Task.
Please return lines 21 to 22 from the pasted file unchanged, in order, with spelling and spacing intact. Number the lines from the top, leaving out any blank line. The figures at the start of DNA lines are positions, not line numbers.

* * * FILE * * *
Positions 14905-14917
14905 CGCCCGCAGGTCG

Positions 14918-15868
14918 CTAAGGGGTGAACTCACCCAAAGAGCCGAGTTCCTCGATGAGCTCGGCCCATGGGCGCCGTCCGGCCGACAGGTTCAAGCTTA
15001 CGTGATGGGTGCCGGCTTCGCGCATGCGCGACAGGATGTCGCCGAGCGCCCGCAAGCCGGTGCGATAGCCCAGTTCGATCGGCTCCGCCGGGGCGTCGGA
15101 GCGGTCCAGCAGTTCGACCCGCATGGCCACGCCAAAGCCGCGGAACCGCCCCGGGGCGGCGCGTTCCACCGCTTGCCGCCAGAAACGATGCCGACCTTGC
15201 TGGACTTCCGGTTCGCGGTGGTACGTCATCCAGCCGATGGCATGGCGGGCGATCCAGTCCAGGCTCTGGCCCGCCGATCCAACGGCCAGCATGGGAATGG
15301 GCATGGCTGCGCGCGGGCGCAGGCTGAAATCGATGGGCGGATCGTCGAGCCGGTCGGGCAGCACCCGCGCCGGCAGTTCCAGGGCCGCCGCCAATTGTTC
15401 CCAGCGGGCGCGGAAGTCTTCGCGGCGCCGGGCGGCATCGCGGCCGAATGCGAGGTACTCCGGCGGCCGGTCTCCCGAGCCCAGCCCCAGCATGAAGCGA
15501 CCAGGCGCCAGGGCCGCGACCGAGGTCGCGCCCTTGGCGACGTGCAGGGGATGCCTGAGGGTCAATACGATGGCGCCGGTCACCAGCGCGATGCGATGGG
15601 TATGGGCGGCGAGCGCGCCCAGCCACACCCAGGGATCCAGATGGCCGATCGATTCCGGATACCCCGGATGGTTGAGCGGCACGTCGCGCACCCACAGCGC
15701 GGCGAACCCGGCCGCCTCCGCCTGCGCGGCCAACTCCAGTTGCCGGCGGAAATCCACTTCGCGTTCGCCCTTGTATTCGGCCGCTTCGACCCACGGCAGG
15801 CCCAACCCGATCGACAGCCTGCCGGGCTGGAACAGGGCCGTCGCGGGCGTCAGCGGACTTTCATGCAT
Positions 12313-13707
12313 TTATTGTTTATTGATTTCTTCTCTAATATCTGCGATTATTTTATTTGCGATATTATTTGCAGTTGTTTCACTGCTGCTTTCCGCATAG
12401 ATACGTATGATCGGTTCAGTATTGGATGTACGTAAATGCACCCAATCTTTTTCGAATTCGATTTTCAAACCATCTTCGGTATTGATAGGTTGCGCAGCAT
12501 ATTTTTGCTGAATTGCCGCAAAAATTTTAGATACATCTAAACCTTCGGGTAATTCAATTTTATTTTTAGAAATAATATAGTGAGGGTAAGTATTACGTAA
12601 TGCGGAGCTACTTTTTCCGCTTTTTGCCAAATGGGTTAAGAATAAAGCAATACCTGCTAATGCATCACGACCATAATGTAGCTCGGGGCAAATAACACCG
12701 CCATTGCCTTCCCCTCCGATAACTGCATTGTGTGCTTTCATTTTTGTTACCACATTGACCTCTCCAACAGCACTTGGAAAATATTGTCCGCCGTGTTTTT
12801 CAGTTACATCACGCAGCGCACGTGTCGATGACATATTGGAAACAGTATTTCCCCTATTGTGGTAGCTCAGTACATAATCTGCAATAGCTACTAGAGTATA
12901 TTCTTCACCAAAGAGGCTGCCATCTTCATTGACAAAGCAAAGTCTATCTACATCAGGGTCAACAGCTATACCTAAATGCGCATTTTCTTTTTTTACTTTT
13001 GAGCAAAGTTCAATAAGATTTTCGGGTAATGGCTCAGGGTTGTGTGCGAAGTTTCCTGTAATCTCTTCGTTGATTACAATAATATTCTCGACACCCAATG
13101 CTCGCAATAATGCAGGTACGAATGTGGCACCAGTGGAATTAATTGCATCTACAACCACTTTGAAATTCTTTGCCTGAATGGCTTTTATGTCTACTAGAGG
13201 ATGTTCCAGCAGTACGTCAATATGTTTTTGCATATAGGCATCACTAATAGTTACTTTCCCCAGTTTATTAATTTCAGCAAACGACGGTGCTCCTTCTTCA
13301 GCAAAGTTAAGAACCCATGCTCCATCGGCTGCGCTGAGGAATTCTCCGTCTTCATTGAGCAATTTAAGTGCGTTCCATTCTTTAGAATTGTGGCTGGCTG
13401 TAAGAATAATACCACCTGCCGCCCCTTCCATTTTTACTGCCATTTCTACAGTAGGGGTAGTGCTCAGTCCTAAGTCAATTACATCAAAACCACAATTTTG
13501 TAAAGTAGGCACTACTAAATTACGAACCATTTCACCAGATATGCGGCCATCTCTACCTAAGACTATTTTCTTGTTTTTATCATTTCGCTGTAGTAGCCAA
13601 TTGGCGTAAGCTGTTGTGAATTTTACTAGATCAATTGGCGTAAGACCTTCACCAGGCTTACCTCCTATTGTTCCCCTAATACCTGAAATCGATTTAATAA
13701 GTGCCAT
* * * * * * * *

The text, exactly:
12901 TTCTTCACCAAAGAGGCTGCCATCTTCATTGACAAAGCAAAGTCTATCTACATCAGGGTCAACAGCTATACCTAAATGCGCATTTTCTTTTTTTACTTTT
13001 GAGCAAAGTTCAATAAGATTTTCGGGTAATGGCTCAGGGTTGTGTGCGAAGTTTCCTGTAATCTCTTCGTTGATTACAATAATATTCTCGACACCCAATG